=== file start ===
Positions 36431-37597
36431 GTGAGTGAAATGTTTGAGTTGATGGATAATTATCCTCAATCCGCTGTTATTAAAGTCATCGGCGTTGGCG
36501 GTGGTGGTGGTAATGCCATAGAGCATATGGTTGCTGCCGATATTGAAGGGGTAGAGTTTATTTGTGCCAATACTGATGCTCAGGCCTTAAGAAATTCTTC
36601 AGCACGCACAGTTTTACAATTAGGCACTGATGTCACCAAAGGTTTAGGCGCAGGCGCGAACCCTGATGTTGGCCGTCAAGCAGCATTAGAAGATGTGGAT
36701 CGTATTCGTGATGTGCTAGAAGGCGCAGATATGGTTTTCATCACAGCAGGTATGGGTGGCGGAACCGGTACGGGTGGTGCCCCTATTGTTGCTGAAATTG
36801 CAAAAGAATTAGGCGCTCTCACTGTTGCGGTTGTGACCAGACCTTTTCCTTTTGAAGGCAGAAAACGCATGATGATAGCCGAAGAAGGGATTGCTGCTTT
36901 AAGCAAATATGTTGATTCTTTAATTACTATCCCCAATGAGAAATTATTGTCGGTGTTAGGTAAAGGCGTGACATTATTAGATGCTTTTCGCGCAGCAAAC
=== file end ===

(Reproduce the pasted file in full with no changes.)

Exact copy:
Positions 36431-37597
36431 GTGAGTGAAATGTTTGAGTTGATGGATAATTATCCTCAATCCGCTGTTATTAAAGTCATCGGCGTTGGCG
36501 GTGGTGGTGGTAATGCCATAGAGCATATGGTTGCTGCCGATATTGAAGGGGTAGAGTTTATTTGTGCCAATACTGATGCTCAGGCCTTAAGAAATTCTTC
36601 AGCACGCACAGTTTTACAATTAGGCACTGATGTCACCAAAGGTTTAGGCGCAGGCGCGAACCCTGATGTTGGCCGTCAAGCAGCATTAGAAGATGTGGAT
36701 CGTATTCGTGATGTGCTAGAAGGCGCAGATATGGTTTTCATCACAGCAGGTATGGGTGGCGGAACCGGTACGGGTGGTGCCCCTATTGTTGCTGAAATTG
36801 CAAAAGAATTAGGCGCTCTCACTGTTGCGGTTGTGACCAGACCTTTTCCTTTTGAAGGCAGAAAACGCATGATGATAGCCGAAGAAGGGATTGCTGCTTT
36901 AAGCAAATATGTTGATTCTTTAATTACTATCCCCAATGAGAAATTATTGTCGGTGTTAGGTAAAGGCGTGACATTATTAGATGCTTTTCGCGCAGCAAAC